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Oslo - March 13, 2015 SNAP How to treat enterocutaneous fistulas Pär Myrelid MD, PhD Dept of Surgery Unit of Colorectal Surgery Linköping University Hospital.

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Presentation on theme: "Oslo - March 13, 2015 SNAP How to treat enterocutaneous fistulas Pär Myrelid MD, PhD Dept of Surgery Unit of Colorectal Surgery Linköping University Hospital."— Presentation transcript:

1 Oslo - March 13, 2015 SNAP How to treat enterocutaneous fistulas Pär Myrelid MD, PhD Dept of Surgery Unit of Colorectal Surgery Linköping University Hospital Linköping, Sweden

2 Outline – Enterocutaneous fistulas (ECF) Definition and classification Causes of ECF Dangers with ECF Prevention Prognosis SNAP – the concept Abdominal wall defects Outcome and Quality of life 2

3 ECF – Definition and classification An abnormal communication between two epithelialized surfaces – most often between the small or large bowel and the skin Other common entries of the fistulas are e.g. bladder or vagina 3 Berry et al Surg Clin North Am 1996, Evenson & Fisher J Gastrointest Surg 2006 Fistula Inflamed small bowel

4 ECF – Definition and classification 4 Berry et al Surg Clin North Am 1996, Evenson & Fisher J Gastrointest Surg 2006 Simple fistula One bowel segment – fistula – skin Complex fistula One bowel segment – abscess/fistula system – skin Multiple fistula Multiple bowel segment involved Entero-atmospheric fistula Bowel loops in abdominal defect (without fistulous tract)

5 ECF – Definition and classification Low-output fistula < 200ml/day Moderate-output fistula 200-500ml/day High-output fistula >500ml/day 5 Berry et al Surg Clin North Am 1996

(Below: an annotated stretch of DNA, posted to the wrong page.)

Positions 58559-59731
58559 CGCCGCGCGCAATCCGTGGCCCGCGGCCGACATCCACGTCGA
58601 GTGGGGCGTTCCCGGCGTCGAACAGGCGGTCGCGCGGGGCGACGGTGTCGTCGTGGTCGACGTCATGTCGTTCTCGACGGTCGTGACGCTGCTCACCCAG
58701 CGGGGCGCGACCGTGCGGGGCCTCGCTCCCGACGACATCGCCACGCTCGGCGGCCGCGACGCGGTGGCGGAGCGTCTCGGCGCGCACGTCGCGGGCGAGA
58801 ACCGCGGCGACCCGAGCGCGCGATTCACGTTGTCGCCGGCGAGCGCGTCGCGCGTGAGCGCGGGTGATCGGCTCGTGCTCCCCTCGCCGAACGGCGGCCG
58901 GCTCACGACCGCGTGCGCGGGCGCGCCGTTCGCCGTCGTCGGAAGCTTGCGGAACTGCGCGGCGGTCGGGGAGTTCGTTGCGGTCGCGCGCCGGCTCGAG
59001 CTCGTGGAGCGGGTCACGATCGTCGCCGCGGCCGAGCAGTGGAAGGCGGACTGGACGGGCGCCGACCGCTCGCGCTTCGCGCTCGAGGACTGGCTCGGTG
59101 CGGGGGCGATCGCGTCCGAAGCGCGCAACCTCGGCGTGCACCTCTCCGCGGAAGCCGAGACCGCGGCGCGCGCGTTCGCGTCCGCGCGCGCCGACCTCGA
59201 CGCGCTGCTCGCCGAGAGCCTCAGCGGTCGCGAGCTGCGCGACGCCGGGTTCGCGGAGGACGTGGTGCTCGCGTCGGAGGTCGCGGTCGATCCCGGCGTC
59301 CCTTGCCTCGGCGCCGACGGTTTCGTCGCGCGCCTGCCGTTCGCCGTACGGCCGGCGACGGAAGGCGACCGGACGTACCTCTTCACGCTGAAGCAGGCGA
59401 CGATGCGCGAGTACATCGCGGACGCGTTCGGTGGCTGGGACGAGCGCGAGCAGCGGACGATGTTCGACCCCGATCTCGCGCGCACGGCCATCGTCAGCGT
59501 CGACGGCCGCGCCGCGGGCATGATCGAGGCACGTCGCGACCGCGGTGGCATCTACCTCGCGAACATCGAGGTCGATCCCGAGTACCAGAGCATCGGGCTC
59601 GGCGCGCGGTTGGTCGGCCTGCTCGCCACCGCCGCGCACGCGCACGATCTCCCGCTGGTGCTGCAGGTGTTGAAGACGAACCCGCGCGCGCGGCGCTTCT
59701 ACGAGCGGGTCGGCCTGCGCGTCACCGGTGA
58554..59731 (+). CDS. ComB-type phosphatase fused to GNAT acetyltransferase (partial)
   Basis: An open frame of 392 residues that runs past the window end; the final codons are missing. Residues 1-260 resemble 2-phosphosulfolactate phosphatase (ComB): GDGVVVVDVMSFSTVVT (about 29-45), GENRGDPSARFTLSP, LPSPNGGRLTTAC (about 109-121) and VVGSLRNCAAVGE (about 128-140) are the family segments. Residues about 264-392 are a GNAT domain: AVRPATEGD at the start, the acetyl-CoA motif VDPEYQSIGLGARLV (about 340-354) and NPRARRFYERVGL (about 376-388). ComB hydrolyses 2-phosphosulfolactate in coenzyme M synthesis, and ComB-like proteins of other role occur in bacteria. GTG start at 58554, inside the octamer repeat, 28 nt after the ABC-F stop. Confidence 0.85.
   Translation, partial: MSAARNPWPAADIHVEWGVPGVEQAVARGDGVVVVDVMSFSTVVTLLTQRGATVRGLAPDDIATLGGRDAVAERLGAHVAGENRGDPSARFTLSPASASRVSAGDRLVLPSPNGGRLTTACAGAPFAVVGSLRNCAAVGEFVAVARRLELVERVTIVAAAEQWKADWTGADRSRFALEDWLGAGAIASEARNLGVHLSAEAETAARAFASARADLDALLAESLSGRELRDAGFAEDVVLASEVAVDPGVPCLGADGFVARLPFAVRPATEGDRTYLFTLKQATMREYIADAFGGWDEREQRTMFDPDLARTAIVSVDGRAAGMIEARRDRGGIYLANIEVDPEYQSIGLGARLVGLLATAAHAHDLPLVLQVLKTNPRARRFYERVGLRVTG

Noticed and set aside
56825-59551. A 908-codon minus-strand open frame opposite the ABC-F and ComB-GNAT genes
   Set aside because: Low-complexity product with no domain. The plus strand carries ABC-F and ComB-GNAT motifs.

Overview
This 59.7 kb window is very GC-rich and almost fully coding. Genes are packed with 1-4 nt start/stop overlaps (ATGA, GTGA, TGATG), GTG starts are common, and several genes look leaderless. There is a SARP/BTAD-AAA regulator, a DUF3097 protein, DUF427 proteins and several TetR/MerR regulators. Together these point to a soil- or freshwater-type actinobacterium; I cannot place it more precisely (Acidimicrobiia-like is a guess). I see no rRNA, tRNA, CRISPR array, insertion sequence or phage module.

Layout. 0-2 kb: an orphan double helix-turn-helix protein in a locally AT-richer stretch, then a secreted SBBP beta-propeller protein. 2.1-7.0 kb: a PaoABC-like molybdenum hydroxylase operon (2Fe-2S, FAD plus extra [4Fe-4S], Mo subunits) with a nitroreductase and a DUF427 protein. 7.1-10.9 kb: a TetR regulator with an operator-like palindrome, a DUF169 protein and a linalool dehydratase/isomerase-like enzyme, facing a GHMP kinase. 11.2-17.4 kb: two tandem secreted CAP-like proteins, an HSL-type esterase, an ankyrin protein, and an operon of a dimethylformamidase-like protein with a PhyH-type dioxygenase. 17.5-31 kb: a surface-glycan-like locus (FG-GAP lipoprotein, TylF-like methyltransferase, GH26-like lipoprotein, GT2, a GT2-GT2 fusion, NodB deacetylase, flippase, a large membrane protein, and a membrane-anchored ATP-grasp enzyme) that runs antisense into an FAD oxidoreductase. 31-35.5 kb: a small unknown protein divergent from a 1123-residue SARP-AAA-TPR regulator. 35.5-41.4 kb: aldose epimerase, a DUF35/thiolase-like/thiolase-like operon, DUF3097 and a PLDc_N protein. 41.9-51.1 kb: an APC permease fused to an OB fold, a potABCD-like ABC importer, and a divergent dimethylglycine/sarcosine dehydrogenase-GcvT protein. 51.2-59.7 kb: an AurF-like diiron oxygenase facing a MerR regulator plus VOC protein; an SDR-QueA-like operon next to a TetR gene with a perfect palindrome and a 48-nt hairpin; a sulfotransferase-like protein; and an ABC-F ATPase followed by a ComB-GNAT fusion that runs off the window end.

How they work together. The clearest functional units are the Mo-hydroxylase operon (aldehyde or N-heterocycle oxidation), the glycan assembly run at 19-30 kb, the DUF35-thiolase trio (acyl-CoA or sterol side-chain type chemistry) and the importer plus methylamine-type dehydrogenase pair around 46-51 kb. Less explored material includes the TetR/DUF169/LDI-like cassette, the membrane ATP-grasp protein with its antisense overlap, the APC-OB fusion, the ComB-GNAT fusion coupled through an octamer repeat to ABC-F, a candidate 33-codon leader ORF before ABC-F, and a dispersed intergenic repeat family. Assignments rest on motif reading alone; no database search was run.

6 ECF – Causes Surgical disasters (75 %) Enterotomy after e.g. adhesiolysis Anastomotic leak Repeat laparotomies Spontaneous (20-30 %) Crohn´s disease Cancer Intra-abdominal sepsis (perforation) Radiation enteritis Ischemia Trauma 6 Agwunobi et al Dis Colon Rectum 2001, Berry et al Surg Clin North Am 1996, Fischer et al J Trauma 2009, Falconi et al, Digestion 1999

7 ECF – Dangers Sepsis Intra-abdominal Line sepsis Fluid and electrolyte imbalance Thrombosis Malnutrition A high-output fistula (>500 ml/day) increases the risk of fluid and electrolyte imbalance as well as malnutrition 7 Agwunobi et al Dis Colon Rectum 2001, Evenson & Fisher J Gastrointest Surg 2006, Kaushal & Carlson Clin Colon Rectum 2004 The viscous circle

8 ECF – Prevention Risk assessment pre-operatively Risk factors Intra-abdominal sepsis (abscess/fistulas) Steroid treatment Low albumin Malnutrition/weight loss (>10 % within 6 months or 5 % within 1 month) Anemia Emergency surgery Severe adhesions Increasing risk with increasing number of risk factors High risk – consider diverting with temporary stoma 8 Myrelid et al Dis Colon Rectum 2009, Post et al Ann Surg 1991 Yamamoto et al Dis Colon Rectum 2000, Alves et al World J Surg 2002, Myrelid et al Colorectal Disease 2012 Colon Ileum

9 ECF – Prognosis Late 1980´s mortality risk 40-65 % Today 5-20 % mortality risk, in high output ECF still 30-35 % Improved intensive care, management of sepsis, malnutrition, fluid/electrolyte imbalance and surgical technique Up to 70 % close on conservative therapy Of those 91 % heal within 1 month of successful sepsis treatment The remaining heal within 3 months 9 Falconi et al Digestion 1999, Dudrick et al Digestion 1999, Reber et al Ann Surg 1978

10 ECF – Favourable prognosis End fistulas (leakage through an intestinal stump) Jejunal fistulas Colonic fistulas Continuity-maintained fistulas Small-defect fistulas Long-tract fistulas 10 Martinez et al J Gastrointest Surg 2011, Prickett et al South Med J 1991